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More Bike Lanes May be on the Way Next Year

Pittsburghers may see some changes along their downtown commutes, thanks to a bike master plan expected to roll out in 2020.

photo via flickr creative commons

For years, Mayor Bill Peduto had promised to implement more bike lanes in the city, and despite a great deal of “bikelash,” as he puts it, he plans to follow through with that vision.

By the end of the year, the city administration plans to develop and release a bike master plan that will satisfy both cyclists’ need for safety and businesses’ need for on-street parking.

According to the U.S. Census Bureau’s 2017 American Community Survey estimate, about 22 percent of the city’s population reside in a household without owning a vehicle. Many of those residents utilize public transit, in addition to walking and/or biking.

Approximately 15 percent of Pittsburghers commute by bike at some point during a typical week, according to a survey conducted by Green Building Alliance in 2018.

The new bike plan will allow riders of all ages more opportunities to integrate biking into their work commutes, daily errand-running, social events and recreational activities, according to the city’s website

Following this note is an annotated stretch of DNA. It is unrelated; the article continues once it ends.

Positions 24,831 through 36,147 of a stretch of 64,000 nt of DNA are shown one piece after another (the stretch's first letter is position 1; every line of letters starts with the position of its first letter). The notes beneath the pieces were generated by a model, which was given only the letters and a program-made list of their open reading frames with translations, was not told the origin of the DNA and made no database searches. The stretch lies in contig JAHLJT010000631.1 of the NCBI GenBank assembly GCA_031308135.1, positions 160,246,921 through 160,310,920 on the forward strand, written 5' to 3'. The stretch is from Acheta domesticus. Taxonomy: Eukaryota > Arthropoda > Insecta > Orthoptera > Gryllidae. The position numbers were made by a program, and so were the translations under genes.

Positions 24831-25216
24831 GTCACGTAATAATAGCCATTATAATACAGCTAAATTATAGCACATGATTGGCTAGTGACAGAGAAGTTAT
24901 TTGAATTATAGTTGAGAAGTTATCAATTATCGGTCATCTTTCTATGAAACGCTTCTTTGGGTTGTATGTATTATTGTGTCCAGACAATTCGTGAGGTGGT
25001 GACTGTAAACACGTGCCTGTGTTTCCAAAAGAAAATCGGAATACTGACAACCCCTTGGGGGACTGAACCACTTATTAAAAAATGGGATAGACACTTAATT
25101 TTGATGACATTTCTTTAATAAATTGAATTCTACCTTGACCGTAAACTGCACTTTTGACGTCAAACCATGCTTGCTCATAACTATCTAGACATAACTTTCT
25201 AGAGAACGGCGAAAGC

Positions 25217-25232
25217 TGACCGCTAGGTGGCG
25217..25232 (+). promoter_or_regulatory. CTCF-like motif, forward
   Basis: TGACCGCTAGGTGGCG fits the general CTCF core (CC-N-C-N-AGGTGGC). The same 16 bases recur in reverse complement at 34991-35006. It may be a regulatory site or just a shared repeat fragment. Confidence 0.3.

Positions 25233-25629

In order to develop an efficient, well connected system of bike lanes throughout Pittsburgh, the city welcomes input from local bikers and residents on The Pittsburgh Bike Plan WikiMap. The map illustrates the city’s current bike routes and trails and all proposed bike routes and trails, in addition to any network gaps where there is little or no support for bikers and a desired route is needed. Viewers are able to view these routes, add their favorite bike route, propose solutions to the network gaps, comment on upcoming projects, identify more network gaps and offer any other feedback or comments regarding biking in Pittsburgh.

One major network gap that bikers identified is between downtown and Lawrenceville via the Strip District. The bikers’ desired route wishes to extend an already existing route on Penn Ave., but many business owners object to the idea since it will take away much of the street parking that is vital to businesses in the area.

Other big network gaps include Oakland to East Liberty via Shadyside, Squirrel Hill to Shadyside and East Liberty, Highland Park to East Liberty, South Side to South Side Park, Central North Side to Riverview Park, North Side to West End and more.

However, plans for the new bike lanes are not official and have yet to be fully revealed.

Through the city’s efforts and feedback from residents, the city hopes to set a framework for building a safe, comfortable and convenient bike network that is well-connected and beneficial to all city bikers.

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